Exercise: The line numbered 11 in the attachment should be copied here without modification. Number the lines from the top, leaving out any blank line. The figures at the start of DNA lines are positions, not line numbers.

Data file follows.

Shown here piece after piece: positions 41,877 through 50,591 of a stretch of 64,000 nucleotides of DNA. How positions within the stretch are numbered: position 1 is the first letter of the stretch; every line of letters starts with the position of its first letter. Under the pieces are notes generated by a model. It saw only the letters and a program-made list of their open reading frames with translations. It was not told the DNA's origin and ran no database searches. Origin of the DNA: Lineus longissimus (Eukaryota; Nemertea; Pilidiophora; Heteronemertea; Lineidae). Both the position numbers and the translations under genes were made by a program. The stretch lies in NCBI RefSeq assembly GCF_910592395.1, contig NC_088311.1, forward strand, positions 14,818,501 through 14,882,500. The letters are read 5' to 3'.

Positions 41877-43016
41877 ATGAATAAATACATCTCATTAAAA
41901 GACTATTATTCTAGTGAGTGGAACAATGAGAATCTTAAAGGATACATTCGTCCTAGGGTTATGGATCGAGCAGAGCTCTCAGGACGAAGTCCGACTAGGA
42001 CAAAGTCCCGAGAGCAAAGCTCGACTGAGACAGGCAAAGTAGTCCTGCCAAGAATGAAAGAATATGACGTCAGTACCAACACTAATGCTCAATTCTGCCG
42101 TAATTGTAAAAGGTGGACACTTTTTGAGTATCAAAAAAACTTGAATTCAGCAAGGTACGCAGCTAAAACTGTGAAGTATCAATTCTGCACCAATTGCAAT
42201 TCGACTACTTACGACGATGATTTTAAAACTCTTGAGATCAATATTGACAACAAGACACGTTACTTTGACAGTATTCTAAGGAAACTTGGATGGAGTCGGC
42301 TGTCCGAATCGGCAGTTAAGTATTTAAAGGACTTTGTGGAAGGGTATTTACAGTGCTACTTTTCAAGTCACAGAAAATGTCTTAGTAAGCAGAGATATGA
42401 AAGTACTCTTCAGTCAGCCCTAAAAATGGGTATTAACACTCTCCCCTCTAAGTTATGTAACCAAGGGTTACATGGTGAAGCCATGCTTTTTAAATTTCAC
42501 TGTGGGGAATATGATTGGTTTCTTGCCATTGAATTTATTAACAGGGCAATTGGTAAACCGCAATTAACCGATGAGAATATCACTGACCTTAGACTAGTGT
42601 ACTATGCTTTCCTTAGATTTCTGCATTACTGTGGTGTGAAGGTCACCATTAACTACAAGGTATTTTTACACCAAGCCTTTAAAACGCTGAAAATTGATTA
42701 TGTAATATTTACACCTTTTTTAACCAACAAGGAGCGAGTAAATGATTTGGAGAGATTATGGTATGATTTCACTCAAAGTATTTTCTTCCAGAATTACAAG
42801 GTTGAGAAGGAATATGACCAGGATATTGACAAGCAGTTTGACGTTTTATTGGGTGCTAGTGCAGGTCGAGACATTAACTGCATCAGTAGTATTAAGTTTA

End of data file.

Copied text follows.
42601 ACTATGCTTTCCTTAGATTTCTGCATTACTGTGGTGTGAAGGTCACCATTAACTACAAGGTATTTTTACACCAAGCCTTTAAAACGCTGAAAATTGATTA